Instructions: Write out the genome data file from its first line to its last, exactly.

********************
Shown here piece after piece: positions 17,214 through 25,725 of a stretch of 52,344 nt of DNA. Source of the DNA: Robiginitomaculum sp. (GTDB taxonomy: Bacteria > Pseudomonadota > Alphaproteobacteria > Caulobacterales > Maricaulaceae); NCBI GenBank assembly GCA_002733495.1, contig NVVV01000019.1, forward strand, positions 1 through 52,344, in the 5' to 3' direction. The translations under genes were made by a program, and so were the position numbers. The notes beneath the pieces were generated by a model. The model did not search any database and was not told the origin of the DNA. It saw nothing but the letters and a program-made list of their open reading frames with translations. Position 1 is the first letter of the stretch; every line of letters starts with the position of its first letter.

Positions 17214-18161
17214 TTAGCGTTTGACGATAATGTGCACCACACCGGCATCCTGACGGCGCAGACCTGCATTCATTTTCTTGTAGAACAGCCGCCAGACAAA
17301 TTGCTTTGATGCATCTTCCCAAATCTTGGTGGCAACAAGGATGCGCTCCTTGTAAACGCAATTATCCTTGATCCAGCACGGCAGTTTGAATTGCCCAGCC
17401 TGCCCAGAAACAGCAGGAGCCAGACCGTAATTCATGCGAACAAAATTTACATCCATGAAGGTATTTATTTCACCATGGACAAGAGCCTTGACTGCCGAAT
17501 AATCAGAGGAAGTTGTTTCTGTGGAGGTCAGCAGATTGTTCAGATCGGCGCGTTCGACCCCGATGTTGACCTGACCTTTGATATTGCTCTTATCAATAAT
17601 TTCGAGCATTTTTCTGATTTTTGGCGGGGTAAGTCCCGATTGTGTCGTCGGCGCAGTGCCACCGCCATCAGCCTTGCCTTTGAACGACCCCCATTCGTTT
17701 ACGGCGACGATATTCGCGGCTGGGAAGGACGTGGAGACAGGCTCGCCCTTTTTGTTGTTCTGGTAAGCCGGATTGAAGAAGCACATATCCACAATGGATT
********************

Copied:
Shown here piece after piece: positions 17,214 through 25,725 of a stretch of 52,344 nt of DNA. Source of the DNA: Robiginitomaculum sp. (GTDB taxonomy: Bacteria > Pseudomonadota > Alphaproteobacteria > Caulobacterales > Maricaulaceae); NCBI GenBank assembly GCA_002733495.1, contig NVVV01000019.1, forward strand, positions 1 through 52,344, in the 5' to 3' direction. The translations under genes were made by a program, and so were the position numbers. The notes beneath the pieces were generated by a model. The model did not search any database and was not told the origin of the DNA. It saw nothing but the letters and a program-made list of their open reading frames with translations. Position 1 is the first letter of the stretch; every line of letters starts with the position of its first letter.

Positions 17214-18161
17214 TTAGCGTTTGACGATAATGTGCACCACACCGGCATCCTGACGGCGCAGACCTGCATTCATTTTCTTGTAGAACAGCCGCCAGACAAA
17301 TTGCTTTGATGCATCTTCCCAAATCTTGGTGGCAACAAGGATGCGCTCCTTGTAAACGCAATTATCCTTGATCCAGCACGGCAGTTTGAATTGCCCAGCC
17401 TGCCCAGAAACAGCAGGAGCCAGACCGTAATTCATGCGAACAAAATTTACATCCATGAAGGTATTTATTTCACCATGGACAAGAGCCTTGACTGCCGAAT
17501 AATCAGAGGAAGTTGTTTCTGTGGAGGTCAGCAGATTGTTCAGATCGGCGCGTTCGACCCCGATGTTGACCTGACCTTTGATATTGCTCTTATCAATAAT
17601 TTCGAGCATTTTTCTGATTTTTGGCGGGGTAAGTCCCGATTGTGTCGTCGGCGCAGTGCCACCGCCATCAGCCTTGCCTTTGAACGACCCCCATTCGTTT
17701 ACGGCGACGATATTCGCGGCTGGGAAGGACGTGGAGACAGGCTCGCCCTTTTTGTTGTTCTGGTAAGCCGGATTGAAGAAGCACATATCCACAATGGATT